Paging is a memory management scheme that eliminates the need for contiguous allocation of physical memory. It is the process of translating linear addresses converted in segmentation, onto the physical address space and determining access rights and the way memory should be cached.

In paging, secondary memory and main memory are divided into equal fixed size partitions. The partitions of secondary memory (logical memory) are called as pages while the partitions of main memory (physical memory) are called as frames. The size of a frame should be kept the same as that of a page to have maximum utilization of the main memory and to avoid external fragmentation.

Paging in x86

Paging is achieved through the use of the Memory Management Unit (MMU). On the x86, the MMU maps memory through a series of tables, two to be exact. They are the paging directory (PD), and the paging table (PT).

Page directory (PD) can contain references to 1024 page tables (PT), each of which can point to 1024 sections of physical memory called page frames (PF).

A page frame is the smallest fixed-length contiguous block of physical memory into which memory pages are mapped by the operating system. Each page frame is 4096 byte large.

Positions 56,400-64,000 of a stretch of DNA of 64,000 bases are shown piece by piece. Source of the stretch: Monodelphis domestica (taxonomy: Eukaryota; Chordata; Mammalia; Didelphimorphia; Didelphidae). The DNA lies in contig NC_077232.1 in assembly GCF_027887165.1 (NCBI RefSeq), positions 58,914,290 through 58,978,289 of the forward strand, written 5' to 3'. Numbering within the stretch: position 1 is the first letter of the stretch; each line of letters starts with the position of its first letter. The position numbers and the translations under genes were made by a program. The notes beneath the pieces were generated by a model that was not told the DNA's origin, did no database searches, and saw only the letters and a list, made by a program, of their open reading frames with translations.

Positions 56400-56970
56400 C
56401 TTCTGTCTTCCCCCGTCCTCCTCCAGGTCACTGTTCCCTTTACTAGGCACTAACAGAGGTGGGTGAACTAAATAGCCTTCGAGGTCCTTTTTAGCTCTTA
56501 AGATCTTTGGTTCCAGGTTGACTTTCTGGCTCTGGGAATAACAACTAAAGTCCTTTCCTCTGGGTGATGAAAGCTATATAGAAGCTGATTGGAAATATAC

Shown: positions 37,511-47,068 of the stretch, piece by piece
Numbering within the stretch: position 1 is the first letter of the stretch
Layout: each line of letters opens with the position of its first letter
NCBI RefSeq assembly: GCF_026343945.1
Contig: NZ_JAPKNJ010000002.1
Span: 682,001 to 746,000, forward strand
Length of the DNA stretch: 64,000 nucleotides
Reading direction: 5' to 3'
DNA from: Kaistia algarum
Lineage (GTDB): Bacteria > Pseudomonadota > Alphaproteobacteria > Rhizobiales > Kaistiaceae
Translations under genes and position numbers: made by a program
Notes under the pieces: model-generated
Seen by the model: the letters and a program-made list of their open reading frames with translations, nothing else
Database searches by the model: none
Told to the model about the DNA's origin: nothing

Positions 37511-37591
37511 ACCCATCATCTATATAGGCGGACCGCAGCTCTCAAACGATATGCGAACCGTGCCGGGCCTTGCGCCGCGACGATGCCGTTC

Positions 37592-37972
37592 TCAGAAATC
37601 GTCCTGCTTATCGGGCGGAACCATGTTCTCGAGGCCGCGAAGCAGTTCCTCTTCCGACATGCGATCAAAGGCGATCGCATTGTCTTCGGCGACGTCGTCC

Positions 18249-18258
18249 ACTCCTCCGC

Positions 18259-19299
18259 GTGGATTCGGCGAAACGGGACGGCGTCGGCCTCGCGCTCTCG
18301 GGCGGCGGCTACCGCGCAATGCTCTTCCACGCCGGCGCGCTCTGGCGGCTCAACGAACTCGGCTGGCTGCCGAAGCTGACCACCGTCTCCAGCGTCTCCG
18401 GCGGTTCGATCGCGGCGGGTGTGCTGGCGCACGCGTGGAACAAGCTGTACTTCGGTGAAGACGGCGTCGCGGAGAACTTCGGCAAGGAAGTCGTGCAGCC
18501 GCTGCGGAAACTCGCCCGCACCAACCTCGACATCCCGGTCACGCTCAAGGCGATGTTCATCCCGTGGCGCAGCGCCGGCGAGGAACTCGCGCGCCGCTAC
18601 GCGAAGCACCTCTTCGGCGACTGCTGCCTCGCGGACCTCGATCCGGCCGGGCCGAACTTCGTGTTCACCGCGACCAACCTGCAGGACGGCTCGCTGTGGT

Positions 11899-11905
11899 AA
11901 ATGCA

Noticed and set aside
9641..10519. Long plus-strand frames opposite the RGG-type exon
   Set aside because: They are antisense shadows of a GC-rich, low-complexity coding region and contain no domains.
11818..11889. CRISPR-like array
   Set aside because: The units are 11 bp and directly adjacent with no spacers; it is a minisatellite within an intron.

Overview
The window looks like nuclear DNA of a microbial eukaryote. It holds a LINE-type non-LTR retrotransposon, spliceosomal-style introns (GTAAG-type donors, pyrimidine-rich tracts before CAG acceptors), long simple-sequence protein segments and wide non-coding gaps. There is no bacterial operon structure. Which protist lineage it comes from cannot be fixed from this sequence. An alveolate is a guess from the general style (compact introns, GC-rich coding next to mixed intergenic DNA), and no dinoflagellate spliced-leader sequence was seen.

The topmost paging structure is the page directory. It is essentially an array of page directory entries that take the following form.

Page Table is a data structure used by the virtual memory system to store the mapping between logical addresses and physical addresses. It converts the page number of the logical address to the frame number of the physical address. In each page table there are also 1024 entries. These are called page table entries, and are similar to page directory entries.

The bits U/S determines what privilege levels can access this page (PL0 or PL3), and R/W bits makes the memory in the page read-write(set) or read-only(unset). 4 bytes times 1024 equals 4096 bytes, so a page directory and page table both fit in a page frame themselves.


An instruction that can be used when updating a PD or PT is invlpg. It invalidates the Translation Lookaside Buffer (TLB) entry for a virtual address. The TLB is a cache for translated addresses, mapping physical addresses corresponding to virtual addresses. This instruction is only required if we have to change a PDE or PTE that was previously mapped to something else. If the PDE or PTE had previously been marked as absent, executing invlpg instruction is unnecessary. Changing the value of cr3 will cause all entries in the TLB to be invalidated.

Invalidating a TLB entry can be presented as below:

; invalidate any TLB references to virtual address 0
invlpg [0]

In a virtual (linear) address, the highest 10 bits specifies the offset of a page directory entry (PDE) in the current PD, the next 10 bits the offset of a page table entry (PTE) within the page table pointed to by that PDE. The lowest 12 bits in the address is the offset within the page frame to be addressed.